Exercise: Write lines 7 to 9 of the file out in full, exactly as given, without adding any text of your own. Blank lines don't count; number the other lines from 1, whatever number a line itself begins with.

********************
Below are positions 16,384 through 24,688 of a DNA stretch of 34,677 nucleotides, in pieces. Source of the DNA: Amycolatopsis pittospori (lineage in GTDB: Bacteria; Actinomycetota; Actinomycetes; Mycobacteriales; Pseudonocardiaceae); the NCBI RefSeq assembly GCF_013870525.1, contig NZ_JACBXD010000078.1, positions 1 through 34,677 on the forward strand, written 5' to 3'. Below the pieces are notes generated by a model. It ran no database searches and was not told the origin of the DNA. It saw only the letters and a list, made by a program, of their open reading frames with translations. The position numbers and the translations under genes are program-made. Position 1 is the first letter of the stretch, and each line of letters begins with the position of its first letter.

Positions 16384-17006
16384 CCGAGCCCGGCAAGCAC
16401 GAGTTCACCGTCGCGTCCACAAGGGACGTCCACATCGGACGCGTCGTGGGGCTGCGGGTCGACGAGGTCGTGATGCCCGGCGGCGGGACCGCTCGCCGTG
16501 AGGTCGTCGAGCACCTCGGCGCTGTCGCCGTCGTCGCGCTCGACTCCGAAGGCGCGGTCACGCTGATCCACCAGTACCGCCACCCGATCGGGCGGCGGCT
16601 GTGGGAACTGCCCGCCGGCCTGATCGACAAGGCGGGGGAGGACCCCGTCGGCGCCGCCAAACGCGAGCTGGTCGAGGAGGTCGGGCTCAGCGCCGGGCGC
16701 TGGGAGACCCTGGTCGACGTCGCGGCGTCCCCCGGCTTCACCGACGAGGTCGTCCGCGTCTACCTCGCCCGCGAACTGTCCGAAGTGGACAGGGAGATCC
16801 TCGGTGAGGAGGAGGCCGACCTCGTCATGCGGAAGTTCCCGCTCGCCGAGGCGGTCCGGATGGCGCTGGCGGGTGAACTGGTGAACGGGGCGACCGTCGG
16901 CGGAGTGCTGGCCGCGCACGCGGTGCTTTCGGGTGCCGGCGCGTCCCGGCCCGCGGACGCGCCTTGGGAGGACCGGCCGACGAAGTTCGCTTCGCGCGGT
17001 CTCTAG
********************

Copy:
16701 TGGGAGACCCTGGTCGACGTCGCGGCGTCCCCCGGCTTCACCGACGAGGTCGTCCGCGTCTACCTCGCCCGCGAACTGTCCGAAGTGGACAGGGAGATCC
16801 TCGGTGAGGAGGAGGCCGACCTCGTCATGCGGAAGTTCCCGCTCGCCGAGGCGGTCCGGATGGCGCTGGCGGGTGAACTGGTGAACGGGGCGACCGTCGG
16901 CGGAGTGCTGGCCGCGCACGCGGTGCTTTCGGGTGCCGGCGCGTCCCGGCCCGCGGACGCGCCTTGGGAGGACCGGCCGACGAAGTTCGCTTCGCGCGGT